Because, why not be direct at this point?

‘Your name is Leonard Windell, you live about 25 minutes away, Chinatown, Yan Tin Apartments, number 30, third floor. You have a pet fish and, despite what you tell people, it does have a name: Bob. You have an ex-wife, you haven’t seen her in years but still dream about her from time to time, nightmares mostly. You come here every day, same time.’

‘You’ve been following me?’

‘I didn’t have to. I’ve seen what you’ve seen. There is a site, your site,, where everything you do, everything you are is recorded and put on display. I am bringing this to your attention because I think you need to know, because I would want to know. Unless, of course, this is all your doing, somehow.’

What was all this? This was a prank. It had to be. Probably someone’s idea of payback for whatever I may have done to him or her. Or part of some twisted radio show, designed to humiliate complete strangers. Basically, joke or not, I wasn’t laughing.

‘You’ve been listening at my door, speaking to my friends, to people who know me. I am not impressed or amused. Whoever you are, leave me alone or I will report you and you can be sure that I’ll press charges.’

I promptly stood up and walked out the door. Ignoring the man’s desperate pleas to believe him and to let him show me the proof of this so-called site. Behind me, I could hear the door of the café slam open: he was following me. As infuriated as I was, I decided to handle things as calmly as I possibly could. Not saying a word, I stopped walking, took out my mobile phone and dialled for the police. In front of me, I could see the man holding his smartphone up like it was some kind of meaningful trophy. Glancing at it, I saw nothing more than the street’s reflection on the phone.

Except… it wasn’t a reflection.

What I could see on the phone was the man holding up that very same phone. I was seeing what I was seeing on that screen. Which meant that, either someone had placed a small camera at the centre of my glasses’ frames or there was something really wrong here. I tried taking off my glasses but this made no difference. Not knowing what to do, I told the man to leave me alone, to stop what he was doing, and I ran all the way back to the office.

There, the plan in my mind was to forget about the whole thing and get back to saner, more mundane occupations. But what if that man was to walk in right now and make a scene in front of all my co-workers? It was impossible to focus knowing that, at any moment, this could all come back to haunt me.

Maybe I should go online and take a look at that website, the URL’s easy enough to remember. Unless that’s what they want me to do and I’m being tricked into something.

My phone vibrates: it’s a text.

I pick up my mobile and take a look, the text reads: “Do it. It’s not a trick. Alan.”


The man had not introduced himself to me officially back at the café but I knew it was him. How he got this number and how he knew what I was just thinking a second ago, that I was a little more confused about.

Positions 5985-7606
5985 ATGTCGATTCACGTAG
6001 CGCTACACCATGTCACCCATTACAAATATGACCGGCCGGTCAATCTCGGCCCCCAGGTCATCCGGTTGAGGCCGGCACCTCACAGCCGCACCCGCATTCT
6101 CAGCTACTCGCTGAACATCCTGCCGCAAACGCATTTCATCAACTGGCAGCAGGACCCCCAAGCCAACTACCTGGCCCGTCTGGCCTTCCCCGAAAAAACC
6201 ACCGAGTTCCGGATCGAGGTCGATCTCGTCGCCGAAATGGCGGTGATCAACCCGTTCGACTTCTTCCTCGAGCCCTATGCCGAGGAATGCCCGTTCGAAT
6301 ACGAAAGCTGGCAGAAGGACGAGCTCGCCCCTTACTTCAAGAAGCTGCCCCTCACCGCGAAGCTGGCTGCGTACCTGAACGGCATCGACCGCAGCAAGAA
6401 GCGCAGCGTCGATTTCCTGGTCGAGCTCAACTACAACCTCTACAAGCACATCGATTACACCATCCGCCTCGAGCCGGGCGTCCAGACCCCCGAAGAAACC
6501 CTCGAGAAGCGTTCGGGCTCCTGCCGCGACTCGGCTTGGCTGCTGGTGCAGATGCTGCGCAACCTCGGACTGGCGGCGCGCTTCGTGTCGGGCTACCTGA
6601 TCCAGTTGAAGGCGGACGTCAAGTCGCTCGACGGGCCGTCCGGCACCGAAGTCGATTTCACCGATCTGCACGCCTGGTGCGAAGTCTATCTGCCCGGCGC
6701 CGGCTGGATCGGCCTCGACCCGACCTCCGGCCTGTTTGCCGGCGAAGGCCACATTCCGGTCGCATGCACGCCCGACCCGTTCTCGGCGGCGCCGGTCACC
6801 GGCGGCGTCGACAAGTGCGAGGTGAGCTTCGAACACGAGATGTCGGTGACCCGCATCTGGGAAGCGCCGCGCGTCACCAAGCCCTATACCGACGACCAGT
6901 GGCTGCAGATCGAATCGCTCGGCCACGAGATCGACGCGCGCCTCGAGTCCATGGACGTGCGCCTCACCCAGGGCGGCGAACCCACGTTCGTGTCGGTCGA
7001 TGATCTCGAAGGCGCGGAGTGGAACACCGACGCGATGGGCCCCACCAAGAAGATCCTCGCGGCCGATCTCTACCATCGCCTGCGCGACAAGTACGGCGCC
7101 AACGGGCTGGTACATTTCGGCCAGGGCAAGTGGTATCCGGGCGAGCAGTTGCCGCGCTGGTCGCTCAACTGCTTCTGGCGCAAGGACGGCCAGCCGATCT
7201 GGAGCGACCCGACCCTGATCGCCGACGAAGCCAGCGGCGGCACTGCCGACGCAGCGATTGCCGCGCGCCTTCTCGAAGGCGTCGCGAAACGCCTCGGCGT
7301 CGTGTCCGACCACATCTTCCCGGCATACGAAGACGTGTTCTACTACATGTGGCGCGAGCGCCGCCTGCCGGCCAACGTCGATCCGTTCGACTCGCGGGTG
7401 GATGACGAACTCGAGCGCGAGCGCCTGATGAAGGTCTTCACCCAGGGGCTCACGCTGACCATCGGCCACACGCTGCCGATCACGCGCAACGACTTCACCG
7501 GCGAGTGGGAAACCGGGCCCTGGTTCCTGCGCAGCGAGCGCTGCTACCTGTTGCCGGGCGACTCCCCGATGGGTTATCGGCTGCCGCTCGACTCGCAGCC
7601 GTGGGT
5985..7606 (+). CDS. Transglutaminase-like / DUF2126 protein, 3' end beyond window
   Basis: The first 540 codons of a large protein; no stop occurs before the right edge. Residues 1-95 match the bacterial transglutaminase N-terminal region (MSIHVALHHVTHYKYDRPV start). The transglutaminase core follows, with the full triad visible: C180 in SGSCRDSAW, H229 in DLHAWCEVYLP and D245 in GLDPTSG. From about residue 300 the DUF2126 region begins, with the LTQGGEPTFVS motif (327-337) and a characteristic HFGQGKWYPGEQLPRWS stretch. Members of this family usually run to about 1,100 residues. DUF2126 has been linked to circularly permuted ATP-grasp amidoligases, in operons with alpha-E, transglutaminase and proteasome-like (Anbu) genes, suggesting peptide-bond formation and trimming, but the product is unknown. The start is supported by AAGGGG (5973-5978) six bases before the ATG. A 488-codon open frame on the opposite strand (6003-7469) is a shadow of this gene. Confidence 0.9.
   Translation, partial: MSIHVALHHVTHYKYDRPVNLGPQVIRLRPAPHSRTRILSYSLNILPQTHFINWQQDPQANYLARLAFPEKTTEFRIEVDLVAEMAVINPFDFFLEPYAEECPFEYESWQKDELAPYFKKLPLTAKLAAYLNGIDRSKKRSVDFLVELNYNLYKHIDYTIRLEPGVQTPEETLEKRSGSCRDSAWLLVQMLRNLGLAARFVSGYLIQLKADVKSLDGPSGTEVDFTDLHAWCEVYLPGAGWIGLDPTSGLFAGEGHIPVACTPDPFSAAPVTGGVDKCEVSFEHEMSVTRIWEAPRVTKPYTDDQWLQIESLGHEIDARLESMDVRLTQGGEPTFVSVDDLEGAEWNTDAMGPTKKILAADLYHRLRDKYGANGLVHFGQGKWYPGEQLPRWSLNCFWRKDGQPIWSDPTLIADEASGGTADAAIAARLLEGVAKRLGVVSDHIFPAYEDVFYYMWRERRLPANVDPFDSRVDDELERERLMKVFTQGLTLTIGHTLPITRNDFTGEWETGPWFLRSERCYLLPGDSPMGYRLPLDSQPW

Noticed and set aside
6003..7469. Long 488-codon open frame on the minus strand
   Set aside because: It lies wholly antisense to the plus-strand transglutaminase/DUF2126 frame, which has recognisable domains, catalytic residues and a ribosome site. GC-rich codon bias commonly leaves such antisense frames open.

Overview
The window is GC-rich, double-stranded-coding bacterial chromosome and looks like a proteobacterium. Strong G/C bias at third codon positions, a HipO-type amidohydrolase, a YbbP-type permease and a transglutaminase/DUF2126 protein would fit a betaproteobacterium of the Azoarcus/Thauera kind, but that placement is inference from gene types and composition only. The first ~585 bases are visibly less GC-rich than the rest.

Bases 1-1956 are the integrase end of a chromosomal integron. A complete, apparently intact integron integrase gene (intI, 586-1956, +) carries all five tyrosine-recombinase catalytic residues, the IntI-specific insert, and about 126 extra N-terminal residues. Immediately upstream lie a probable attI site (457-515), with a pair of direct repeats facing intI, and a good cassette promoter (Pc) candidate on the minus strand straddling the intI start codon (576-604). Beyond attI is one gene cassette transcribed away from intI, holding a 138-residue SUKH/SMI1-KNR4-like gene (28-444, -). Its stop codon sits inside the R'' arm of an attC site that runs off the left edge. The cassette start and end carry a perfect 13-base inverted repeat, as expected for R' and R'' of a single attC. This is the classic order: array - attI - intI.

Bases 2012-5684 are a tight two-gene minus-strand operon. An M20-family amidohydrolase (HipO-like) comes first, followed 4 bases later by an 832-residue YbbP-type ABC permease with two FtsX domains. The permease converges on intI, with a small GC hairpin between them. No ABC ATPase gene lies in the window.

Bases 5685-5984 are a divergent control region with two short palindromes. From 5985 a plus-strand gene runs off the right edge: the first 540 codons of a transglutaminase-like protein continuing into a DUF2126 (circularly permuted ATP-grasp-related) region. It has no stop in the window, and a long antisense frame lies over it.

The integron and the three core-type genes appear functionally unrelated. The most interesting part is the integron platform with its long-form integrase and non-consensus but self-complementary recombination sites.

Typing in the site address was the most stressful thing I’d done up to this point. I couldn’t shake the feeling that this was a huge mistake and would cause every computer here at the office to implode somehow. My ring finger finally pushed down on the ENTER key and, to my surprise, the Millennium bug I was expecting did not happen.

The home page I was facing looked mostly bare: a black background with links to the left of the screen, the site title at the top and nothing in the middle. These links got my attention pretty quickly. The first one under “Home” was “About Me”, under it was “Contact”, under that was “Blog”, then “Pics”, then “Videos”, and finally “Quotes”. Oddly, looking at the site, I felt somewhat appeased. This was not a professional-looking page and nothing on it seemed too Earth shattering, nothing a healthy lawsuit couldn’t cure. This was clearly the work of an obsessive amateur, nothing more.

Clicking on the “About Me” link unfortunately confirmed that this site was, indeed, about me personally. Here was a full biography complete with my birth date, which school I went to, my first real job, my ex-wife’s name and all I’d achieved up to this point, which really wasn’t that much at all. Anyone could have pieced all this together so I wasn’t much intimidated. Besides, this seemed more and more like the work of a disgruntled friend, or ex-friend, rather.

The “Contact” page explained the text. My mobile number, along with my landline and every single one of my contact details were on here. This was certainly one

thorough stalker with a lot of time on his hands. Clicking on “Blog”, however, brought back an uneasiness I had pushed away, I thought, for good. Here was a constantly updated account of what I can only describe as my thoughts. These short posts seemed to date back to even before the Internet. Scrolling down, I found a blog post from 1980 which read:

“Went out to a new Lebanese restaurant today. Food was nice. Service was slow. Didn’t leave a tip. I don’t like leaving tips. Don’t know why people still leave tips.”

I remember that night. I didn’t even own a computer then! The last, most recent post eerily read:

“Checking out the site. Feeling confused and a little freaked out. Maybe I should call the police.”

Maybe I should call the police.